DOI: 10.1484/J.ALMAGEST.5.118337

Jules Verne was an extremely prolific author, with over 100 books to his name, 54 of which form part of the famous Voyages Extraordirnaires (Extraordinary Journeys) series and the second-most-translated author after Agatha Christie.
In contrast perhaps to the popular impression, the basic feature of these books (Extraordinary Journeys) as of Verne’s other works, is not science fiction but human characters and the evolution of society. The science-fiction element is used to place people in situations unprecedented in his era, which is what gave the great author such wide recognition.
Like most people, I first met Jules Verne at my childhood, through the Greek translations published by “Asteras” in the 1960s and ’70s and I was fascinated by the adventure of the stories. Second time I met Verne was at my adulthood, writing this paper. The time that has passed shifts my interest from the adventure of the story to the human situations, clearly highlighting the literary value of these works and the poetry that distinguishes them.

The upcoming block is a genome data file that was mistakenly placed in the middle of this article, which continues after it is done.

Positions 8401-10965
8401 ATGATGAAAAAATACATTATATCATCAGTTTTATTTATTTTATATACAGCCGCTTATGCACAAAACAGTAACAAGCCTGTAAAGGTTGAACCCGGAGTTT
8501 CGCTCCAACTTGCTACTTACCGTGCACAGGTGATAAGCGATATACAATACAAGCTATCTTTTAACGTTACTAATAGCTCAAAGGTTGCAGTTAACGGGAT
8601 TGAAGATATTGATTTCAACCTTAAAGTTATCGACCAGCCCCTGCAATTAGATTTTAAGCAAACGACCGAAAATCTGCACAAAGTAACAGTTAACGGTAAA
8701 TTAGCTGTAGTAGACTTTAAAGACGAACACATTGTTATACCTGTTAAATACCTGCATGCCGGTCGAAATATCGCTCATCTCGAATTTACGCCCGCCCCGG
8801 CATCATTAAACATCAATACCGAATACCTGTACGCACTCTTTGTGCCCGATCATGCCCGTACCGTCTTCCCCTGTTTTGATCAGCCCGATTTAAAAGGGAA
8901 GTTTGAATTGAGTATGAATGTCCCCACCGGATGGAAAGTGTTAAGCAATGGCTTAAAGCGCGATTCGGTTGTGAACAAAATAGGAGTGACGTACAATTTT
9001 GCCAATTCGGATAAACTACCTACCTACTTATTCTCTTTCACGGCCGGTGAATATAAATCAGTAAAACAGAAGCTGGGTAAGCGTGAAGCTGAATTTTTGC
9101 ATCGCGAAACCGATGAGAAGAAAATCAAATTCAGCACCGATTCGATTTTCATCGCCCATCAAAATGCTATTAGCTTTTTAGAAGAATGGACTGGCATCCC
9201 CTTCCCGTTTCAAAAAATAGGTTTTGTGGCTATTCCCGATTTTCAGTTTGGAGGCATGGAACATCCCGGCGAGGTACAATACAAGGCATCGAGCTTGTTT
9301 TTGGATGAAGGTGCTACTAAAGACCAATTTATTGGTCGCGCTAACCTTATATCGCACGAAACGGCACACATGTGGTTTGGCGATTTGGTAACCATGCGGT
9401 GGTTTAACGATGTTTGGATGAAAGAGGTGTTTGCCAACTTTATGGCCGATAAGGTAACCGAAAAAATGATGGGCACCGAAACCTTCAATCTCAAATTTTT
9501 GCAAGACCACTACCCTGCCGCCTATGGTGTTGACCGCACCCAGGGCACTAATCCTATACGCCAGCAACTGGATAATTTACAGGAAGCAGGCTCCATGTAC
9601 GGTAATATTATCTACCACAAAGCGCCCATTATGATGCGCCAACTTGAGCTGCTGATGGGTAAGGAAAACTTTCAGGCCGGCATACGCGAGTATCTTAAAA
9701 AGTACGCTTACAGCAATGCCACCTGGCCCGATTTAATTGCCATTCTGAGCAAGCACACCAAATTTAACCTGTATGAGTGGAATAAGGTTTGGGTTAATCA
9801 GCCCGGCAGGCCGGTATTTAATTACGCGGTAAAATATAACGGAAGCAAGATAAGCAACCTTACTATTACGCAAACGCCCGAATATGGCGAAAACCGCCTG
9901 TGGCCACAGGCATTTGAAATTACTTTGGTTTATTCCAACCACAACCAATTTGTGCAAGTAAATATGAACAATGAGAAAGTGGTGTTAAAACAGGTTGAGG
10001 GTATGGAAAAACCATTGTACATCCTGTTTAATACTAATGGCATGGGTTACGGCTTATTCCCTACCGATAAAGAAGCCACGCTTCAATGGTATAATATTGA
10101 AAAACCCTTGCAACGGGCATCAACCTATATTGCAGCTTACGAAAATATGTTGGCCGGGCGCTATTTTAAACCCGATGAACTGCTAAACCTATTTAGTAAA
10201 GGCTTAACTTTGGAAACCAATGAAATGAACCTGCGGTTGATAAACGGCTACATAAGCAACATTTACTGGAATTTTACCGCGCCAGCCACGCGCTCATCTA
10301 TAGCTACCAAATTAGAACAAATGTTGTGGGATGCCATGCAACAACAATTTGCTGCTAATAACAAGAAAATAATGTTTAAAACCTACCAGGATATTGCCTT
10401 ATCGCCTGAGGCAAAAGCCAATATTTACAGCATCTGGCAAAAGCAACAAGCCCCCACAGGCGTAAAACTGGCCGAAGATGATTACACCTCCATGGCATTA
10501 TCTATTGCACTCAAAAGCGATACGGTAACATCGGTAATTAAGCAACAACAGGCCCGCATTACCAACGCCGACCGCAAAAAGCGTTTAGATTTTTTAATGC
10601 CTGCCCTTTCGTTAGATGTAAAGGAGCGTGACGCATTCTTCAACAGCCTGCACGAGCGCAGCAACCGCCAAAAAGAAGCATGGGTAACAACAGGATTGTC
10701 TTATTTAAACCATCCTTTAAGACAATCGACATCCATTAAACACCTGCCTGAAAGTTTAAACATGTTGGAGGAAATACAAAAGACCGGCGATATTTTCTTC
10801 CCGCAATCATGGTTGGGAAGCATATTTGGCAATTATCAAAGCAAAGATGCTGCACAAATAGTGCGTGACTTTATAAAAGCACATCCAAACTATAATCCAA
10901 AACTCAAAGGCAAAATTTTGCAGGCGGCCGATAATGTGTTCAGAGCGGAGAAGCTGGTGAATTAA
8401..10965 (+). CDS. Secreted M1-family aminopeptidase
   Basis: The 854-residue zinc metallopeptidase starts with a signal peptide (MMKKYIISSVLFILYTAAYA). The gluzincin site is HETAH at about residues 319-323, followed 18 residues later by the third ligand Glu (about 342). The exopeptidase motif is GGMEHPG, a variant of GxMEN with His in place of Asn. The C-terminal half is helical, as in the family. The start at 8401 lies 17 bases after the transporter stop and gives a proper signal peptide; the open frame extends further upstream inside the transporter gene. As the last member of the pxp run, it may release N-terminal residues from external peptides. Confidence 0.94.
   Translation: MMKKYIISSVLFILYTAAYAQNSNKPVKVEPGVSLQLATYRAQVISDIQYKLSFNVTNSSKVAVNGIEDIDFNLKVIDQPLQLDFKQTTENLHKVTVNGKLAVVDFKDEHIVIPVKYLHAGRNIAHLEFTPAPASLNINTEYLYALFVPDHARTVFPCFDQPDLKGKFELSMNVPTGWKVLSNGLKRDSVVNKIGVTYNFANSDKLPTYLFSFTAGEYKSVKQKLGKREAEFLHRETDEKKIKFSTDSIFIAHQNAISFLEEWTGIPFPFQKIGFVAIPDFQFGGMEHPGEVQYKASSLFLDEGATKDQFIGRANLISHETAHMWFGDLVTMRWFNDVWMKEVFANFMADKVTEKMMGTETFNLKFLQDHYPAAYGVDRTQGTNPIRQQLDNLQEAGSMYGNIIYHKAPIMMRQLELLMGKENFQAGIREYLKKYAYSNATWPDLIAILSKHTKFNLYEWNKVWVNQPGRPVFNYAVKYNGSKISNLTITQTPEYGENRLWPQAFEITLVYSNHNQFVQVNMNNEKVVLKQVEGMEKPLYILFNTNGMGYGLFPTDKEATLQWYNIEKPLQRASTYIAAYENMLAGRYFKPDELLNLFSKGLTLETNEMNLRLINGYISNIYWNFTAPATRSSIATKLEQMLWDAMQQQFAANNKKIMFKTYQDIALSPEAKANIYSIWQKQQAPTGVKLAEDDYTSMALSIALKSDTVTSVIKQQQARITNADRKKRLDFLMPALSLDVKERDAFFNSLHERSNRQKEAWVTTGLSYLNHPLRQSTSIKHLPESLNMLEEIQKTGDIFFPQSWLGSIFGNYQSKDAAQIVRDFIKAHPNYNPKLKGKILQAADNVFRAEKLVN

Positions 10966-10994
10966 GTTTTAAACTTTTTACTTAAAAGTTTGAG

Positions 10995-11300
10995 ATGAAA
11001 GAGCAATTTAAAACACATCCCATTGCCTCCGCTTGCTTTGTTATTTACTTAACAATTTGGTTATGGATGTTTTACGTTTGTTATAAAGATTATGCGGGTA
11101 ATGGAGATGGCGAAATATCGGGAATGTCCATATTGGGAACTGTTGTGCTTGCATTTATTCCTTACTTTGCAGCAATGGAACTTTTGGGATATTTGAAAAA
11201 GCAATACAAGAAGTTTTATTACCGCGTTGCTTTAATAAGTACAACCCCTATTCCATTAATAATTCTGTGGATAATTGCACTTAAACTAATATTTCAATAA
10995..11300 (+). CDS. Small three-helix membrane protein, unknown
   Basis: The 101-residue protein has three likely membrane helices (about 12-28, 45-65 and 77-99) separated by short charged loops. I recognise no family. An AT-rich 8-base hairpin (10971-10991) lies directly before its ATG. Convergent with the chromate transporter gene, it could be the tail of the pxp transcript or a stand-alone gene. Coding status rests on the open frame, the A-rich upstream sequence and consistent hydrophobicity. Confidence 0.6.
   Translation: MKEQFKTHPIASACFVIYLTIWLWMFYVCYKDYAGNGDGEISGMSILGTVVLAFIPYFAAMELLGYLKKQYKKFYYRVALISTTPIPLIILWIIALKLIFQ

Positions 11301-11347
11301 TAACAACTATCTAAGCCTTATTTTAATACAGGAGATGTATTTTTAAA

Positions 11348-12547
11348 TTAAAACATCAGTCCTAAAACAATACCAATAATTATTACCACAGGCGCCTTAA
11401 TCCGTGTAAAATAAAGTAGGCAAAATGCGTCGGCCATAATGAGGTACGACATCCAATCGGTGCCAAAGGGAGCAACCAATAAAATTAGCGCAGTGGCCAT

In this presentation, we shall examine the way that Verne uses Mathematics and Astronomy which come unavoidably to the forefront in a lot of his novels, since it is obvious that the technology and the plot of adventure in Verne’s works need science. The natural sciences predominate: Physics and Chemistry, Physiology, Geography above all, Geology, Palaeontology, Astronomy and of course Mathematics.
Air Force 1 Mid Flyknit

Almagest: Vol. X, Issue 2

Table of Contents and Abstracts, Almagest 10-2, November 2019

René Sigrist
The First Generations of Russian Chemists (1700–1830): Between Pharmacy, Technical Know-How and Academia
DOI 10.1484/J.ALMAGEST.5.119493